In theory, going to a 3 link/TA setup with yield a very noticeable improvement in ride quality.
When experimenting with the PM3L, I found that the ride with H&R sport springs and bilstien shocks was vastly better than before the PM3L. Hence, that's a good place to start. Lots of compliance in the suspension but still pretty well dampened (rolled like nuts though, stiffer springs are recommended). Staying with all rubber bushing and such will help in that endeavor, but handling and performance will suffer accordingly. Since handling is a priority for you, you'd probably want to stick to urethane, IMO. Harsher but totally worth it.
I should note that while it is possible to get by with the PM3L and have it work pretty well, it is by no means ideal, and even with a good deal of work to get it to work for a while, the floorpan will give out after a while (few years maybe) anyways. I tried it with stock style control arms and wasted a lot of money doing it.
Another must have is subframe connectors. Anything to make the body more rigid will help. There are arguments if a strut tower brace has any real effect in the foxbody since the cowl isn't exactly strong compared to the actual strut towers, but I've heard some say it helps NVH. If you have a hatchback, you might also consider putting a rear strut brace, but I've basically never seen anything on people using one so not sure if it would be worth the trouble. A guy at the autox's has one in his hatchback Merkur, and he says it was basically pointless.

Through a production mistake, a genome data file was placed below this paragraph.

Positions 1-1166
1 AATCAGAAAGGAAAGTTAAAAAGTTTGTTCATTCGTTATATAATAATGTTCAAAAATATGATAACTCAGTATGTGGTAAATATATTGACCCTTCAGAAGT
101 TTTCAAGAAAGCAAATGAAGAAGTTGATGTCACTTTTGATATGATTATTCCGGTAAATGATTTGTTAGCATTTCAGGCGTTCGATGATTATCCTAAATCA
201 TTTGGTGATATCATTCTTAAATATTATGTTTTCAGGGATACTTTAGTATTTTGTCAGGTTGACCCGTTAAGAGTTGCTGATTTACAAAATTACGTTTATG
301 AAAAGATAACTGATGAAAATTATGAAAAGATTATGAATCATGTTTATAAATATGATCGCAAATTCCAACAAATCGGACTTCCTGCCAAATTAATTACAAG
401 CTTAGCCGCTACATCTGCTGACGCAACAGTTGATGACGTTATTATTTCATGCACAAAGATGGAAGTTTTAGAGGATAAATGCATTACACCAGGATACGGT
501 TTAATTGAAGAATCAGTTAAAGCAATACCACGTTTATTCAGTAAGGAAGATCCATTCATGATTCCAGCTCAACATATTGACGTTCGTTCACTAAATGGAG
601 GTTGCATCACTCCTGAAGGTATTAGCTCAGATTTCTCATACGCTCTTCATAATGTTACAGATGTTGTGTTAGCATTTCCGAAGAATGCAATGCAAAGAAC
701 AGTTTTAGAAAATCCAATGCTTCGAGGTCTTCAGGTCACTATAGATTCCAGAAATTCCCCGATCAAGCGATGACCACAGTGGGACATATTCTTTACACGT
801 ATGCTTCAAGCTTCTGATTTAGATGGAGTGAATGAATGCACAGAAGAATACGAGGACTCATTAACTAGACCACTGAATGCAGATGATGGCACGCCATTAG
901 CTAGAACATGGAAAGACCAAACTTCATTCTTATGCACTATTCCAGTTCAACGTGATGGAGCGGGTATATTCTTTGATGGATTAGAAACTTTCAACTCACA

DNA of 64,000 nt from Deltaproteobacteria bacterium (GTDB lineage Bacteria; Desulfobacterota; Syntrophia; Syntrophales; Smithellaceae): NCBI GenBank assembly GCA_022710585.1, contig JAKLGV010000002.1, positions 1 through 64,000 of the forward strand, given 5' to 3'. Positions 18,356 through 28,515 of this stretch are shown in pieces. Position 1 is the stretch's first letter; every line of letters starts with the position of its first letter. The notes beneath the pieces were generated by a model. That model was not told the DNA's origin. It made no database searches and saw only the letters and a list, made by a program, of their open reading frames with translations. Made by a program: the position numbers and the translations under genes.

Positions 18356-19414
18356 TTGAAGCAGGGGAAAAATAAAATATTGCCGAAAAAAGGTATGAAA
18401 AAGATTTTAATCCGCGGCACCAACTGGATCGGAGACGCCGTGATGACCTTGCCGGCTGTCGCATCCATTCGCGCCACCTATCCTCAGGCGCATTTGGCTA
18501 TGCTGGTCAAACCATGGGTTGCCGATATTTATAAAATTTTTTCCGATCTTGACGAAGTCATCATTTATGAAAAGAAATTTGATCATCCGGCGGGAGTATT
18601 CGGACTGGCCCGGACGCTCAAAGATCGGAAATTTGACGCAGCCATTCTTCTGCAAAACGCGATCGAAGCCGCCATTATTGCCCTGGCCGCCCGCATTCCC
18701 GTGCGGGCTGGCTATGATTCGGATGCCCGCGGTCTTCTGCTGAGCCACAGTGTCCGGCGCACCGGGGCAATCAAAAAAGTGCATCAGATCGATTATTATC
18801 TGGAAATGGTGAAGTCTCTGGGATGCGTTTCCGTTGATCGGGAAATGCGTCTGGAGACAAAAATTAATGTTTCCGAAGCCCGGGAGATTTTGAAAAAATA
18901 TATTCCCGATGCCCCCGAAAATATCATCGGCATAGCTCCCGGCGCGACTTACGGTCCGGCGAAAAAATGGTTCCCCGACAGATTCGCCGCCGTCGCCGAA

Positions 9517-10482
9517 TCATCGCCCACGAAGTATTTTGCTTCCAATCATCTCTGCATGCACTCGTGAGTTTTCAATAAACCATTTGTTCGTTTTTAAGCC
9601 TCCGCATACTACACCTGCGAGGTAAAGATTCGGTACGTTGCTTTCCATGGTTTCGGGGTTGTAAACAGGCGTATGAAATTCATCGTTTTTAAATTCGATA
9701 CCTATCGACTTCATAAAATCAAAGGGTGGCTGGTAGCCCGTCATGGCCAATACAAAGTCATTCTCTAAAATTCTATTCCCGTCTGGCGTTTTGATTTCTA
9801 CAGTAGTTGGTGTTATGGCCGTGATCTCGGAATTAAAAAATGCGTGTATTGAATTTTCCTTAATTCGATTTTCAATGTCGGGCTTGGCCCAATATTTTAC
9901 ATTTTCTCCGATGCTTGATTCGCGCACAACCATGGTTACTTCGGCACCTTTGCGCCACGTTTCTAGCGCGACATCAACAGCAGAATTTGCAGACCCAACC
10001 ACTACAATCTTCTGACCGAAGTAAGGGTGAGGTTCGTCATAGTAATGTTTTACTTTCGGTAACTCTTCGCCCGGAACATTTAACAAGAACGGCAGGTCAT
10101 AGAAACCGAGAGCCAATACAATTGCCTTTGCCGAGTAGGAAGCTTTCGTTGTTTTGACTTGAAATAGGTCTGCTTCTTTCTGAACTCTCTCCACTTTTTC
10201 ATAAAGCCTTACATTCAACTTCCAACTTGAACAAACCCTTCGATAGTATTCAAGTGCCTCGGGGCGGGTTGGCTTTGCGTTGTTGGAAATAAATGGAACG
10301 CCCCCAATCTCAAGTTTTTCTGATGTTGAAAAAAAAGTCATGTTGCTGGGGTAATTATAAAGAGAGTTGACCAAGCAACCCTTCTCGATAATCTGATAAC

And while it hurts performance of the car, ADDING weight will at least academically, help ride quality. Increasing the ratio of sprung weight (you want more) vs unsprung weight (you want less) will yield a more compliant ride. Taking weight out of the sprung weight will also help (lighter suspension components and such, which is why modern high performance cars have a lot of aluminum suspension components). Lighter wheels and tires will also help a great, great deal, since big wheels and certain tires are very heavy. Name brands are the way to go for wheels, since Chinese knockoffs are usually heavy as a boat anchor.
Sound deadening will be your friend here also, since it adds sprung weight and removes noise. I'm no expert on the subject but I know you need sound blocking foam in addition to sound deadener for maximum effect. Opinions vary on brands and methods, so doing some research is a good idea.
I've no idea what to do to the front suspension. I've never ridden in a foxbody with an aftermarket k member/control arms.
From what I've read the S197 chassis is lightyears better in every way than the Foxbody. It's based on a Lincoln LS which was a rebadged Jaguar, so ride comfort was obviously a high priority in it's design, whereas the foxbody was designed in the late 70s to be a family sedan/wagon and was only okay when it was new. 20-30 years on, with minimal changes to the design over the life of it, the chassis is going to need quite a bit of work to be made comparable to a more modern car.
1989 Mustang GT: 5.0, 5spd --- Sold. SVO brakes, MM suspension bits, 331ci, X pipe.
2012 Mustang V6PP 6spd MT --- Daily Driver, D Stock auto crosser, maybe track days some time...
Last edited by That89GTGuy; 09-28-2011 at 05:10 PM.